“I came here to see if I could find information about who might’ve killed Ernest. Not to play your games.”

“You like my games.” He moved his wheelchair back and forth. “And you like me.”

She threw the leaf down. “I’m gonna go see what I can find out.”

“Whoa.” He rolled in front of her. “We were talking about all those questions people mentally ask when they first see me. I bet you were thinking, ‘Oh, poor little wheelchair guy.’”

Lisa rolled her eyes.

“Then you followed that with, ‘I wonder what’s wrong with him?’ Then it turned to, ‘Was he born like this? Is he paralyzed?’ Then we get to, ‘Is he slow or special too?’”

“Stop it!”

He rolled back.

“Yes, I did wonder what happened to you, but I don’t appreciate being treated like an idiot.”

“It’s just a point I was trying to make. Ever since I’ve been like this all everyone seems to see is my chair. That’s all that ever matters to most people. Outside of a few friends, people don’t ever wonder what I’m thinking or feeling. They just see me as a chair and not a man.”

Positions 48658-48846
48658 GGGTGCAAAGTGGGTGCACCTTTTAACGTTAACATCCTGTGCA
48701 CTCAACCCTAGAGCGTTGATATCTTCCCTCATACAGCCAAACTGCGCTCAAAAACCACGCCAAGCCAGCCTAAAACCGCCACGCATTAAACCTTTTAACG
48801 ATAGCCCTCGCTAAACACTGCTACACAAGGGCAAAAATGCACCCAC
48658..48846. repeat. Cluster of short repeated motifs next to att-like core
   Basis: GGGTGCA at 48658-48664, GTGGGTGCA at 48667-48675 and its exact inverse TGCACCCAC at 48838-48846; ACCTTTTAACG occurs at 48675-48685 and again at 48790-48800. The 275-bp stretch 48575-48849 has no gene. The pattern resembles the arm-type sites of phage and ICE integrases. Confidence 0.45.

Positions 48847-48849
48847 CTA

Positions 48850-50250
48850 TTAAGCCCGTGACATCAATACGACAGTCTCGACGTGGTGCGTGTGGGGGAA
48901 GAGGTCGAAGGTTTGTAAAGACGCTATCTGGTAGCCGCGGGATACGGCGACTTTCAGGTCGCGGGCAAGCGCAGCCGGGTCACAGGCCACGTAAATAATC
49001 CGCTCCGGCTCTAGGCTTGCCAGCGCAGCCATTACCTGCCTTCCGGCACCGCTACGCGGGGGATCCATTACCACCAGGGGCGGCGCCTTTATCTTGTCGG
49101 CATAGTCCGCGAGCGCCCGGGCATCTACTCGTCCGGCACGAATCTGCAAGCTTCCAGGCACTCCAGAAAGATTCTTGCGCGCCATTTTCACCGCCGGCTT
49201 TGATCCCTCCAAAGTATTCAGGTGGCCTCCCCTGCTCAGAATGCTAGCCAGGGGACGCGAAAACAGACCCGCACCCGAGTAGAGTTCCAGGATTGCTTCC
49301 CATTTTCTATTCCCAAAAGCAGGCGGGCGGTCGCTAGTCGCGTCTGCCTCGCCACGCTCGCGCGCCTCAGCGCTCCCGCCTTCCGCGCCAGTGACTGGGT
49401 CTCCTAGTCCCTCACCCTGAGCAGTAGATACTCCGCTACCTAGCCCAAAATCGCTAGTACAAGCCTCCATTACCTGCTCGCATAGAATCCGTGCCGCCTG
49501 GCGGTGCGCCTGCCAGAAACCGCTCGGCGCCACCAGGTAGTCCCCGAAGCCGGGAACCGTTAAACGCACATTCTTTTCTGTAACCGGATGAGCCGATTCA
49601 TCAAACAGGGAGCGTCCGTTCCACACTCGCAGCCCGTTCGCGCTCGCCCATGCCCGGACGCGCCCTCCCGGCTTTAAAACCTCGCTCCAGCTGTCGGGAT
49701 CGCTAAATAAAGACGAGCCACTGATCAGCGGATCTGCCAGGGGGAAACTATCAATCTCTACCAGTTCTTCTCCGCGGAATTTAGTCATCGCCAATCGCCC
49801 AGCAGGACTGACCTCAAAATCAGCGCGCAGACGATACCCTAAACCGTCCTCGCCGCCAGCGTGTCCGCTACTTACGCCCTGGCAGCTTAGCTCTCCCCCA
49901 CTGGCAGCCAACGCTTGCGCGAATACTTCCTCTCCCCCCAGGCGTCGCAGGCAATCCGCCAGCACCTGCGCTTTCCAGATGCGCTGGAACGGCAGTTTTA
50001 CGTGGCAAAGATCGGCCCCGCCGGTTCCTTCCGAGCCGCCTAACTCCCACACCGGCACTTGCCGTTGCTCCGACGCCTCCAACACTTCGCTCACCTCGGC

“I’m sure that’s not true.”

“Yes, it is. But I appreciate folks who are honest instead of those who patronize me. I mean, I go places and people stare. The first thing they wonder is what’s wrong with him. Some ask, some don’t. I get doors opened for me. I get free dessert at restaurants. But none of it’s because I’m a nice guy.” He chuckled. “It’s because of this chair. To a lot of people all I am is a chair.”

“Jake.” She touched his shoulder. “I swear I don’t think of you as a chair.” She bent down and kissed his cheek.

“Don’t you see why I like you, Lisa?” He placed his hand on her back. “Because I know you understand how it feels to be seen as what you are and not who you are. I bet being a black woman, you’ve had to face that a lot, right? People seeing you as a color and gender but not always as a person.”

She looked down.

“It’s the same thing I go through. Only those that can experience it will understand.” He moved his hand to the curve of her back. “We have a lot in common, Lisa.”

Her nipples hardened against her bra. “I’m not so sure about that.”

“Bend down,” he whispered.

“Why?” She kept her eyes straight ahead.

“Because I wanna kiss you.”

She leaned over.

“Excuse me?” A tall, elderly man with a shiny bald spot on his head approached. “Detective Swanson?”